When we met, Mr Kalema had been in hospital for nearly a week, his head constantly throbbing.

“I have been lying here thinking I shouldn’t have to feel lucky, because I had no fault in the accident. How many of us must die or be maimed before the security forces change their methods?” he wonders.

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Delhi government will prepare 5,000 health assistants in view of the third wave of corona

Delhi Chief Minister Arvind Kejriwal said, “In the first and second wave of corona we have seen shortage of medical and paramedical staff.

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Arvind Kejriwal speaking with media in his office in Delhi

In an important announcement today, the Delhi government said that it will prepare 5,000 health assistants as a precaution in the wake of the third wave of corona. Under this ambitious project of Delhi Government, Indraprastha University will start training the youth gradually.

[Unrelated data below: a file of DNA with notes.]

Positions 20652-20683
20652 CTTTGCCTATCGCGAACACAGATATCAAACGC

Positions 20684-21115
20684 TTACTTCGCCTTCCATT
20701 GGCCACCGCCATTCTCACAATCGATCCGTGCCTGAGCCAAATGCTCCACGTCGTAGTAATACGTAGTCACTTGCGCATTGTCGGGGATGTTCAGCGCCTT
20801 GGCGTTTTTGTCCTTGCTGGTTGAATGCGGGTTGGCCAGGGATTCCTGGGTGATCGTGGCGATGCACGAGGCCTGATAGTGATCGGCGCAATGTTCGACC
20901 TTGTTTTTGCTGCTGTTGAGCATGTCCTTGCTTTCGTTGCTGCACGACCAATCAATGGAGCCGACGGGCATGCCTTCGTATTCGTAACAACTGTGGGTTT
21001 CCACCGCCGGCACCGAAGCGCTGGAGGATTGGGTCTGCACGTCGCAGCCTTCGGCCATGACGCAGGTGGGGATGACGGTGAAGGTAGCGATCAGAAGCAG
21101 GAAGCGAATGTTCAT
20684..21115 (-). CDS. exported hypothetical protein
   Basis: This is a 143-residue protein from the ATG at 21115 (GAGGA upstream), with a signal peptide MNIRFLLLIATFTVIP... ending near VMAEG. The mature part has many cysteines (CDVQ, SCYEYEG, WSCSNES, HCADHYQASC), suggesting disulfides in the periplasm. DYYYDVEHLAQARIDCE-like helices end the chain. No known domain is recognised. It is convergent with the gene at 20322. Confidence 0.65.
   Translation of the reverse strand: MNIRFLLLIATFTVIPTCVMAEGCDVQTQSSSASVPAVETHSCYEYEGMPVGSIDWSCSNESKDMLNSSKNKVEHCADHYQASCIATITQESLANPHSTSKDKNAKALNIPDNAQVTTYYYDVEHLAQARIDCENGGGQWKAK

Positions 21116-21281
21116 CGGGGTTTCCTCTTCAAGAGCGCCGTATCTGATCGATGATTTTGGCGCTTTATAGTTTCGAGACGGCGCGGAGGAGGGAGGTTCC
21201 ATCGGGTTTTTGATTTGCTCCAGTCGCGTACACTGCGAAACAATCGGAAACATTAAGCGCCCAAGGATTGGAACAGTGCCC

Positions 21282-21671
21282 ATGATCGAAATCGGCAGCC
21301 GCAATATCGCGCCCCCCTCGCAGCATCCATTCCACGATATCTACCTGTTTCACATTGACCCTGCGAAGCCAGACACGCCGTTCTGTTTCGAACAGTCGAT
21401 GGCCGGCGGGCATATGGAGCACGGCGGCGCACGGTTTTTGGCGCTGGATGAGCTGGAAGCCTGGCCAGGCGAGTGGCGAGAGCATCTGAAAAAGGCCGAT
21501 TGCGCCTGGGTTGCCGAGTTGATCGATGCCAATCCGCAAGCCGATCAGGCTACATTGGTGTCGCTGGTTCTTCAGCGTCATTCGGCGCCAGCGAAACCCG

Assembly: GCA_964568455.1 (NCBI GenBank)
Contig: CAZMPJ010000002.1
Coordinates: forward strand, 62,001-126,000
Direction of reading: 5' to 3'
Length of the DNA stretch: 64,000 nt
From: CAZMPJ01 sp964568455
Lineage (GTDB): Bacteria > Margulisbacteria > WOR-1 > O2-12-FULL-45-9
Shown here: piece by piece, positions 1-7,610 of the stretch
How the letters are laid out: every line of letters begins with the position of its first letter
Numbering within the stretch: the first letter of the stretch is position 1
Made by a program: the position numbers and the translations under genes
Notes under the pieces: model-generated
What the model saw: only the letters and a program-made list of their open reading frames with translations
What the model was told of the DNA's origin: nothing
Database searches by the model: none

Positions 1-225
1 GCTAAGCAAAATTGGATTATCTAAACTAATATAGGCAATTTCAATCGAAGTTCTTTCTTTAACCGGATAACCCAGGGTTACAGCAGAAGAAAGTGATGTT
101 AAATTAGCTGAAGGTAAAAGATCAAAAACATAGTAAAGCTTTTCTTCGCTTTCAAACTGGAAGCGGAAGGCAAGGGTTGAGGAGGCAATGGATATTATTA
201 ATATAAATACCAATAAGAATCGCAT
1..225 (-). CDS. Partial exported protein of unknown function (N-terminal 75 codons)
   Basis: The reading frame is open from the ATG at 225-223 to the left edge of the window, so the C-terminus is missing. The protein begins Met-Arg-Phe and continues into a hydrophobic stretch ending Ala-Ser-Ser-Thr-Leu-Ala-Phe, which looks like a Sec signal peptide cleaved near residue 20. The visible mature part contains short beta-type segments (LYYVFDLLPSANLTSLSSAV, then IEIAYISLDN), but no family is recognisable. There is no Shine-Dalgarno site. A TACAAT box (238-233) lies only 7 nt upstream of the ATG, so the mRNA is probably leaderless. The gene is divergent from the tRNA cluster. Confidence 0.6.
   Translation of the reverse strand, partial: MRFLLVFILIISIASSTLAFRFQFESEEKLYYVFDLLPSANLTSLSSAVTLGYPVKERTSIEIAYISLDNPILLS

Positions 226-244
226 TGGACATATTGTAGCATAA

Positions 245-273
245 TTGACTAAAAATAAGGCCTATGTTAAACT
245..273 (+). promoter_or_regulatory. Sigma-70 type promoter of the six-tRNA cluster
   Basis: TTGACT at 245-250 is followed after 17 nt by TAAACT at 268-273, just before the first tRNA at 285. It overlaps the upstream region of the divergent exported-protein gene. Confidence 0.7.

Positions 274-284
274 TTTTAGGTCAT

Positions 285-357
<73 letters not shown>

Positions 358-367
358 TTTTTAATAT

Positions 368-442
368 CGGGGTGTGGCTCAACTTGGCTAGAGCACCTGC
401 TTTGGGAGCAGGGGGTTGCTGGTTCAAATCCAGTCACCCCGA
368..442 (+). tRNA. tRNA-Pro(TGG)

Talking about this project, Delhi Chief Minister Arvind Kejriwal said, “In the first and second wave of corona we have seen a shortage of medical and paramedical staff. So the government has an ambitious plan, under which 5000 health assistants will be prepared.”

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Describing the outline of the project, Arvind Kejriwal said, “Indraprastha (IP) University will train 5000 youth sequentially for every 2 weeks. After that they will be given basic training in 9 premier medical institutes of Delhi.

Clearing doubts about the usefulness of health assistants prepared after just two weeks of training and training, Kejriwal said that these health assistants will work as assistants to doctor-nurse. They will be given basic training in nursing, paramedics, life saving, first aid and home care. Online applications for this can be filled from tomorrow, Thursday, June 17. The training will start from June 28. For this the qualification is 12th pass and age limit is more than 18 years.